Three Accelerators To Help Health Services Respond Faster To COVID-19

COVID-19 has forced digital transformation, accelerating how we create, harness and use data, processes and technology COVID-19 has forced digital transformation, accelerating how we create, harness and use data, processes and technology INTERNET PHOTO

The COVID-19 pandemic has swept across the world: dominating our mindscape, international discourse, national budgets and overwhelming global health systems. COVID-19 has challenged every industry – especially healthcare – to think differently, rely on data, target action and rapidly trial new models of care and technology in the race to save lives and preserve health.

BroadReach, a group of social impact businesses, hosted an online meeting with industry leaders to explore how data and technology have helped to speed up the time for health services to respond to COVID-19. Through the discussion, three major themes emerged highlighting how technology, data and human action can make a lasting positive impact.

  1.  Access to real-time data is essential

Intervention without real-time data is like driving blind in a storm, a steady flow of information on the cloud enables targeted, intelligent, swift action. For example, the Department of Health in Mpumalanga in South Africa slowed the spread of COVID-19 and were able to direct health resources rapidly using live data to identify potential hotspots and coordinate a response.

The health department focused on presumptive screening results (where someone is presumed to have COVID-19 but has not yet tested positive) and used BroadReach's Vantage cloud platform, with advanced geo-mapping technology, to identify potential clusters or hotspots. They used this 'presumptive approach' as an early warning signal, saving vital time while waiting for positive test results to be confirmed up to two weeks later. This enabled them to ensure facilities in potential hotspot areas were ready to care for patients, identify areas that required field hospitals, customise educational health programmes and direct interventions using data on comorbidities (including HIV, TB and hypertension).

"We used presumptive screening data, collected via a mobile application so that we could ensure the data was available in real-time," explained Bheki Mdlovu, Acting Chief Director: Integrated Health in the Mpumalanga Department of Health in South Africa. "Normally, a test can take between four to 12 days so we used the presumptive suspect data collected during screenings ahead COVID-positive data being available. While we waited for results, we were able to act quickly to deploy resources to affected areas as velocity and agility are very important. By the time the test results were received, we were already working to contain the spread."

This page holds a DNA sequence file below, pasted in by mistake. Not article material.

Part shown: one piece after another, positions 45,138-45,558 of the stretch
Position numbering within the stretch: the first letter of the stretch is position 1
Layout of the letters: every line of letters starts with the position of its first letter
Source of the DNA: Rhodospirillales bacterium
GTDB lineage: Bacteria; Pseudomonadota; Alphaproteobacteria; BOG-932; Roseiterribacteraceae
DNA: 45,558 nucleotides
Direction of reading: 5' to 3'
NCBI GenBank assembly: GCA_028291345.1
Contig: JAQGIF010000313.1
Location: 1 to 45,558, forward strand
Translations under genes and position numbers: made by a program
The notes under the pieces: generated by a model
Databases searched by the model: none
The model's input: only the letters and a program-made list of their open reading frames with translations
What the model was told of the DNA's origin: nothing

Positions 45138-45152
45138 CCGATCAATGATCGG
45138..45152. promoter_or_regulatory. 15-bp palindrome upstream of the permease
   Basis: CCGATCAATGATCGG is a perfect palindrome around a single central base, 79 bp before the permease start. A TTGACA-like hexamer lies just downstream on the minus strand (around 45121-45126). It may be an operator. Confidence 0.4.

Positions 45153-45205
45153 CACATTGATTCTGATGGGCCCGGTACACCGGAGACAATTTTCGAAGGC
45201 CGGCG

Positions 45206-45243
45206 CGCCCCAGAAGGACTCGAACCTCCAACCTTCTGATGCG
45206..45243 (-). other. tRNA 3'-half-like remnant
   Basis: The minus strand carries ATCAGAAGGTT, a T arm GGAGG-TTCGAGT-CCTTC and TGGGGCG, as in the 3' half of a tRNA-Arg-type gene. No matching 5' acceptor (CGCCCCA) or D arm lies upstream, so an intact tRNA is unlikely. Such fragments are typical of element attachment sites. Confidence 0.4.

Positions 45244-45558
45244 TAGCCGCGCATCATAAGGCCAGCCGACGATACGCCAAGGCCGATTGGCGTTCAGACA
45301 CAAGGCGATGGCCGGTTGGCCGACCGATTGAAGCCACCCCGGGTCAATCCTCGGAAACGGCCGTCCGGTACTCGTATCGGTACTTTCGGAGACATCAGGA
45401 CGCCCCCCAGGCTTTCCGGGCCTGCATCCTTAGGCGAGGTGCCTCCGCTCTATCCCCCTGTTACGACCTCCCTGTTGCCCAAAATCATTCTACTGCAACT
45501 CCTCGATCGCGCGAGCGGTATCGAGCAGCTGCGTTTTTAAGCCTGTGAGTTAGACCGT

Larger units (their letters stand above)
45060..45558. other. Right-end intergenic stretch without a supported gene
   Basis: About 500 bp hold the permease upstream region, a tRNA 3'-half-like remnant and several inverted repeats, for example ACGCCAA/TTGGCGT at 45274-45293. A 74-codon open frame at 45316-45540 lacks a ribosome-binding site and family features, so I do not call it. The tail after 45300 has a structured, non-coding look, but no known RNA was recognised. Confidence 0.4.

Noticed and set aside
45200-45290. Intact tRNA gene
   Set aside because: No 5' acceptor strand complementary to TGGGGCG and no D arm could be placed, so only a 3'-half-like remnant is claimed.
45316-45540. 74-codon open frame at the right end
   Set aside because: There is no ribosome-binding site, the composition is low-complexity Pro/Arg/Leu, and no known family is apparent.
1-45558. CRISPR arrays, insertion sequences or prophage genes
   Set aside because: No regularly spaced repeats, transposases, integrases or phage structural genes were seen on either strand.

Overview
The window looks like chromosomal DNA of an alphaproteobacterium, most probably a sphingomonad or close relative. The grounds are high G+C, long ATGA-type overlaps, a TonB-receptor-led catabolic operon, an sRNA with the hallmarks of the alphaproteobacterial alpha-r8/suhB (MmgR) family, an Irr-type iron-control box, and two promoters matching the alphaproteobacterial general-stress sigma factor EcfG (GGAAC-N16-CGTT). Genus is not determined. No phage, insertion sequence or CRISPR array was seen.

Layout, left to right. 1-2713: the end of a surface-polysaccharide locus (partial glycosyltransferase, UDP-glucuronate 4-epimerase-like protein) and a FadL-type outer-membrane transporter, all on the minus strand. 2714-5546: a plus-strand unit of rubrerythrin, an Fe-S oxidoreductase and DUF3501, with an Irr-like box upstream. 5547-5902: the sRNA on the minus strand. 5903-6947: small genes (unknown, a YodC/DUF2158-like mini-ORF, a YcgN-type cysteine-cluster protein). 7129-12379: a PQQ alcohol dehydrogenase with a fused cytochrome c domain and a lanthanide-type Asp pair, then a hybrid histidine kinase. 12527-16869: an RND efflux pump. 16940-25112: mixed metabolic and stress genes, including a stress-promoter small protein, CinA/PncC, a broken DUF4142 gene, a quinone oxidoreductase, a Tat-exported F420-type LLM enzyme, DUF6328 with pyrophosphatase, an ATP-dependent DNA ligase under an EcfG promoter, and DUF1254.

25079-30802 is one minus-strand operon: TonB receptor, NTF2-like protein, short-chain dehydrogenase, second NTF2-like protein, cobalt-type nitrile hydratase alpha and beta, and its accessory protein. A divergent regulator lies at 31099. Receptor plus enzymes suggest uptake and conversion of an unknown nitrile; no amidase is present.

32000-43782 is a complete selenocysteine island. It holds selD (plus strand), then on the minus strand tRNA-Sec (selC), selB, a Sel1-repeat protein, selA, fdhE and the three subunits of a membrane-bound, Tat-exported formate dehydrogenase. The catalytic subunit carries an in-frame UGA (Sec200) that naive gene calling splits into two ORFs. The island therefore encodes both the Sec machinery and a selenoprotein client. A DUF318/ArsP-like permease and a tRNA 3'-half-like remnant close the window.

1. Augmented intelligence enables rapid and informed action plans

COVID-19 has forced digital transformation, accelerating how we create, harness and use data, processes and technology. Human intelligence, combined with artificial intelligence (AI), has helped health professionals to make better decisions faster. According to Mohammed Saleh, Health Industry Leader at Microsoft Middle East Africa, "a crisis is an opportunity to reinvent a successful future".

BroadReach's Vantage cloud platform, used by the Department of Health in Mpumalanga, is enabled by AI to help healthcare professionals and other decision-makers upload, access, integrate and analyse data in real-time. Crucially, the population health management system provides prescriptive recommended actions and workflows, which includes data and directions for managing comorbidities, maintaining a healthy workforce, contact tracing, as well as stock and facility management.

  1. Collaboration and leadership is needed to achieve common goals

Dimagi Director of Partnerships in Southern & East Africa, Carlos Yerena, highlighted the importance of healthcare professionals, government departments and corporates working together to overcome the barriers. Dimagi has transferred much of its learning from responding to Ebola to the current situation. "Collaboration is very important and, sometimes, it takes a pandemic for us to really unlock these meaningful collaborations," said Yerena. "In some instances, you would believe they have competing interests but establishing these strategic partnerships really supported governments and partners, and helped them utilise the different platforms in the best interests of a common goal."

Saleh adds that with digital transformation, healthcare can change from a reactive, disconnected and cyclical process to a more intelligent, continuous collaboration process where data is collected from multiple sources then pieced together. Mdlovu concurred, advocating for a connected data approach where the patient has their own personal data, linked to the health provider, health insurer and policymaker to promote a proactive wellness plan.

Chris LeGrand, Group CEO at BroadReach, highlighted the importance of leadership and sustainability through a pandemic. "By harnessing the power of collaboration and leadership in combating this pandemic, we are better placed to extend access to basic healthcare, thus getting closer to the United Nations goal of Universal Health Coverage (UHC)  for every human. This could be a positive legacy for COVID-19."

The vital ingredient to pandemic response is leadership. "Ultimately, leaders cause things to happen that would not happen otherwise. For this reason, leadership is essential to drive the wheels of change," concludes LeGrand.

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